To William Edgar1
Philadelphia Jany 17.
This will be handed you by General Hull,2 whom I have charged with a Commission to be executed in Upper Canada, that is the contracting for supplies for an Indian Treaty expected to be held at Au Glaise the Ensuing Spring. I wish him to be possessed of Letters of Introduction to respectable Merchants of the Country to which he is going and believing that no one can answer this purpose better than yourself & Mr. Macombe I take the liberty to ask the favour of you both to do it. I do not write to Mr. Macombe but I will be obliged to you to mention the subject to him & my request. With much esteem & regard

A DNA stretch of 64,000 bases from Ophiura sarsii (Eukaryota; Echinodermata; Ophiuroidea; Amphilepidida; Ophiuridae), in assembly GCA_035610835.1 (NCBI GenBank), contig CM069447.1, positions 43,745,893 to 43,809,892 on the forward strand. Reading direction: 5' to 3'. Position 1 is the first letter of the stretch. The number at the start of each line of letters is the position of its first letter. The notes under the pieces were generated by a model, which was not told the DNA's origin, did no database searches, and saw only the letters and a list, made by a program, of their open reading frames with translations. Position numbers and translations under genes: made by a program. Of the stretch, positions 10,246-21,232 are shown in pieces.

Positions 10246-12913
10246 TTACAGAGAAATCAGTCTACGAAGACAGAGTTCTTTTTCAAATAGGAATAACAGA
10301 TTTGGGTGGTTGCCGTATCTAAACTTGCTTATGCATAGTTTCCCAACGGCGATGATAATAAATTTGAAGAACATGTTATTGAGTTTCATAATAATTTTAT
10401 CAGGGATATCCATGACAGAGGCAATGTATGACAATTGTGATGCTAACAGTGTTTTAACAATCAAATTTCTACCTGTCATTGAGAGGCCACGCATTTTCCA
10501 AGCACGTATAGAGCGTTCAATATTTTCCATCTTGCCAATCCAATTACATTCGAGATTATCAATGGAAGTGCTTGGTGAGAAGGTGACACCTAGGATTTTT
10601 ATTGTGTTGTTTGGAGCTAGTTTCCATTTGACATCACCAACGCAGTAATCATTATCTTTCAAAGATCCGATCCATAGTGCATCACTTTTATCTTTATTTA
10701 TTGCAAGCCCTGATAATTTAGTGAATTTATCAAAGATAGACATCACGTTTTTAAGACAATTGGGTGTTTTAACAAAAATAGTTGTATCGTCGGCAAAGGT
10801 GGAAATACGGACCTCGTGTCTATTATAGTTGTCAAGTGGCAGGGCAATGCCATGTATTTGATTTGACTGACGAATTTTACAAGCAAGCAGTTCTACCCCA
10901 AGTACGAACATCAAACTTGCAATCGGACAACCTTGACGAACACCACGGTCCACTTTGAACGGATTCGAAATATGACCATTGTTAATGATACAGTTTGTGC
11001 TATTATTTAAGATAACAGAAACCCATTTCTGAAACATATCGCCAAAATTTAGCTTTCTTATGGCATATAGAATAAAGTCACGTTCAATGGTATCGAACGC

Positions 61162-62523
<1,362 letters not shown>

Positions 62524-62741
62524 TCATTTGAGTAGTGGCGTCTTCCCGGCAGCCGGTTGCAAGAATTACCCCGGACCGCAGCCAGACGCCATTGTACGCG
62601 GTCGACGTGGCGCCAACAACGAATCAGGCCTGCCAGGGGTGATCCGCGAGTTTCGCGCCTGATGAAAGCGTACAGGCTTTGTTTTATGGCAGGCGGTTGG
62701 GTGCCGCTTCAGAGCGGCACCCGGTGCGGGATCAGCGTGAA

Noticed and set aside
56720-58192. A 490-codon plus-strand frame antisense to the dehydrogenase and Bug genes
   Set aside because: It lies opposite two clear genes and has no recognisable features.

I am Dr sir Your Obed servant
Wm. Edgar Esqr
ALS, MS Division, New York Public Library.
1. Edgar was a New York City merchant. Edgar and Alexander Macomb, both of whom had come from northern Ireland, had settled before the American Revolution in Detroit where they became traders and land speculators. During the Revolution they became partners with Alexander Macomb’s younger brother William in the Detroit firm of Macomb, Edgar, and Macomb and conducted a lucrative business supplying the Indian department of the British army.
2. For information on William Hull’s trip, see H to George Hammond, December 29, 1792, and “Draft of Instructions for William Hull,” January 14, 1793.